The Han Dynasty and Pu-Erh Tea

Pu-Erh is a form of tea that is dried and easily pressed into cakes. For greater ease in transporting, this type of tea was developed between the years 25 and 225 during the Han Dynasty. As the years passed by and transportation methods were updated, the popularity of Pu-Erh died down, but it became popular once again in several Asian countries between the early 1800’s and the late 1900’s.

The Story of Black Tea

As noted before, black tea came about as the English found that the leaves were oxidized during transport, causing the tea to darken in color. The English Tea Trade was a direct result of the high cost of purchasing tea from China. Because of their interest in cornering the market for exportation of tea, they began to trade it for other necessary commodities.

Kenya’s Tea Research Institute and Purple Tea

The Kenya Tea Research Institute began to produce a new tea after its black tea market slowed down. It was 30 years ago that purple tea was developed using an increase in the amount of anthocyanin in it’s leaves. Commercially, purple tea has not gained in popularity like green and black tea.

The Flavorful, Aromatic Herbal Tea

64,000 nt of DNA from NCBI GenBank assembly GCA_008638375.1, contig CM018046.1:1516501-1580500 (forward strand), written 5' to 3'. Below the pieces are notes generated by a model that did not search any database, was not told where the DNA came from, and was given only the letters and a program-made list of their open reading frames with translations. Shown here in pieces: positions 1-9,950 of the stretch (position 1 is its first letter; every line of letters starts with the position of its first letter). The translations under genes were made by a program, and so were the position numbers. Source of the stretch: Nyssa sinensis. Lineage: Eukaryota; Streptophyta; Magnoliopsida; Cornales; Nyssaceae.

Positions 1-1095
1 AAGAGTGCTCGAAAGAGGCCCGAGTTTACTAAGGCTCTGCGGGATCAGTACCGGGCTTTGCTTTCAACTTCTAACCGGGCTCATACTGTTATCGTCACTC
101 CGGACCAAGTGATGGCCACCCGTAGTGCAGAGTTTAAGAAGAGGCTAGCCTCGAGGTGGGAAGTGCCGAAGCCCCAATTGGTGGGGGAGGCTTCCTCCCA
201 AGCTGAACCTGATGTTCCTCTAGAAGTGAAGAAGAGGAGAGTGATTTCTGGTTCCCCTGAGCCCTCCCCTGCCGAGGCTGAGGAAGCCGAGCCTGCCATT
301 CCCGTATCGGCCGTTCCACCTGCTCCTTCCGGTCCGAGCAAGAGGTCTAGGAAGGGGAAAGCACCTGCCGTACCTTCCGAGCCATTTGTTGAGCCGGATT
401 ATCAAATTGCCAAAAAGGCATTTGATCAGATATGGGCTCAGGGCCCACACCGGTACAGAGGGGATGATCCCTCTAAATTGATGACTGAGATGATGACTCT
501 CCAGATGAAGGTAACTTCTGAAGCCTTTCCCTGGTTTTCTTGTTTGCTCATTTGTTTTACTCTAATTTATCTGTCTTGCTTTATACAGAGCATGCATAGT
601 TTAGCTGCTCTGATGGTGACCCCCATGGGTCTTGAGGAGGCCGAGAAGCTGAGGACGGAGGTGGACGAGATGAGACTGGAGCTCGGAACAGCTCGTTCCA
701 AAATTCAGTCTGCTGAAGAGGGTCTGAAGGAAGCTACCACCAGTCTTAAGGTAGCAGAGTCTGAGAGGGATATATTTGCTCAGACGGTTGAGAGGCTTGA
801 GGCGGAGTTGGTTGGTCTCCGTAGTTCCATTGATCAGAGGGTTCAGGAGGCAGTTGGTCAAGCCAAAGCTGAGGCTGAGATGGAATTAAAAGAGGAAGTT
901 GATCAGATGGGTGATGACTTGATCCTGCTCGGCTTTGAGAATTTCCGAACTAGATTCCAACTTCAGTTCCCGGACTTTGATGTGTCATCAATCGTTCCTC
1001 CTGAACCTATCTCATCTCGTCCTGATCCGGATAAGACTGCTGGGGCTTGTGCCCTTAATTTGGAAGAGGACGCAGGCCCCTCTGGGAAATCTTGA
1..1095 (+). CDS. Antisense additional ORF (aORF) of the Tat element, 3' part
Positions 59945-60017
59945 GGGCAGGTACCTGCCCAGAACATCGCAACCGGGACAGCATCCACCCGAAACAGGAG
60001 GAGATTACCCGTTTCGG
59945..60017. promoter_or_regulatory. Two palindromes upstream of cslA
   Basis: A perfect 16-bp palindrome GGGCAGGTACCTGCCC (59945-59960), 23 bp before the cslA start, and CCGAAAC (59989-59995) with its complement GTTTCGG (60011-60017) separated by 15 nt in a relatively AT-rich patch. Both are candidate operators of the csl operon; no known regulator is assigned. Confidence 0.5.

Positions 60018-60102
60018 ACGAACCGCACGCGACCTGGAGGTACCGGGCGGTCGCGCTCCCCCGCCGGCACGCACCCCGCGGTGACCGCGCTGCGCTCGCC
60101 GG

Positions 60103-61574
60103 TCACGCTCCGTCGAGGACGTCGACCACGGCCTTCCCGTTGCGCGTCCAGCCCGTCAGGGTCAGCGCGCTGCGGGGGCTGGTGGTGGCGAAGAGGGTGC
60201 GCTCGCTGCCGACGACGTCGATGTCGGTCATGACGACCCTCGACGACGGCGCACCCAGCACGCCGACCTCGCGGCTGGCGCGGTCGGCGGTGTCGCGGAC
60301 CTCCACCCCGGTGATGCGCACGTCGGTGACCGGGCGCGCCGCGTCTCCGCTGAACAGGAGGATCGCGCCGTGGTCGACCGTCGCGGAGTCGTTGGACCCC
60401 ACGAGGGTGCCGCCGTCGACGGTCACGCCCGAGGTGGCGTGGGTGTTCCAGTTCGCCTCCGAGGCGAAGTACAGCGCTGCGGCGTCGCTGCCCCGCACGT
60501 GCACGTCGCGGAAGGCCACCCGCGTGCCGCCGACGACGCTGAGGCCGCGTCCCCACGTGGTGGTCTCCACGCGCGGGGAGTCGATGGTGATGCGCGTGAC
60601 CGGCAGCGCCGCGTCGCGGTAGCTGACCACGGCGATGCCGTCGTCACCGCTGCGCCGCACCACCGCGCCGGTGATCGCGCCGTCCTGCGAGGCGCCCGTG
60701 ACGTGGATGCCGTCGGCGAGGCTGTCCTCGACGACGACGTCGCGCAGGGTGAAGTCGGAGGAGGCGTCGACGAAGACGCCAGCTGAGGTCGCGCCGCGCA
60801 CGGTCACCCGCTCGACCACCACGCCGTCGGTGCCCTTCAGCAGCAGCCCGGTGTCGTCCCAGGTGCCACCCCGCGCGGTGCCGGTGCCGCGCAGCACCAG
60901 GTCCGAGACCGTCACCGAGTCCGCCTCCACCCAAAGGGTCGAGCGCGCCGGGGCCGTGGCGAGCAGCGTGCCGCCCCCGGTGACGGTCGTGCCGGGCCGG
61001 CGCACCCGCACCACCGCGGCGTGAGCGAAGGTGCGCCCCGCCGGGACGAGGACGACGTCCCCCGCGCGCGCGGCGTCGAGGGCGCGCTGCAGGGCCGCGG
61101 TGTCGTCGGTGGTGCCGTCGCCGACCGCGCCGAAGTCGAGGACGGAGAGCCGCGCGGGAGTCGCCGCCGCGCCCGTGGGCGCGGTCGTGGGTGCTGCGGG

Herbal teas continue to be a favorite amongst tea enthusiasts. Highly popular during the last 40 years, they are often known as a natural medicine that soothes the soul, relaxes the body, and calms the nerves. Herbal teas are made from a wide variety of plants, but since they don’t make use of Camellia Sinensis, they are technically not really teas at all.

Red Tea, also Known as Rooibos

Red tea, or rooibos, doesn’t come from the Camellia Sinensis plant either, although preparation methods are the same as other types of tea. No one is really certain when rooibos came about, but the story goes that the Swedish discovered it during the 1700’s. Explorers brought rooibos back to the western countries, where it became popular as a decaffeinated tea. In the United States, since the early 1990’s, rooibos has joined the line of popular varieties of tea.

Science has a Story Too

The actual Camellia Sinensis plant originated in the eastern part of China, where it was used to make green tea. The popularity of a variety of teas grew internationally from there with the help of Chinese legends, a variety of advertisements, and stories of countries like Sri Lanka, Taiwan, India, Europe, and North America. Scientists have a different story to share than these Chinese legends, however. They have discovered what they believe to be tea in the tomb of a Chinese emperor that was sealed over 2,000 years ago. In fact, they believe that tea was already being used as food and not as medicine. Nowadays, tea continues to be highly popular, no matter where it comes from. As a matter of fact, most varieties are popular world wide, whether they are green, black, white, purple, red, or herbal.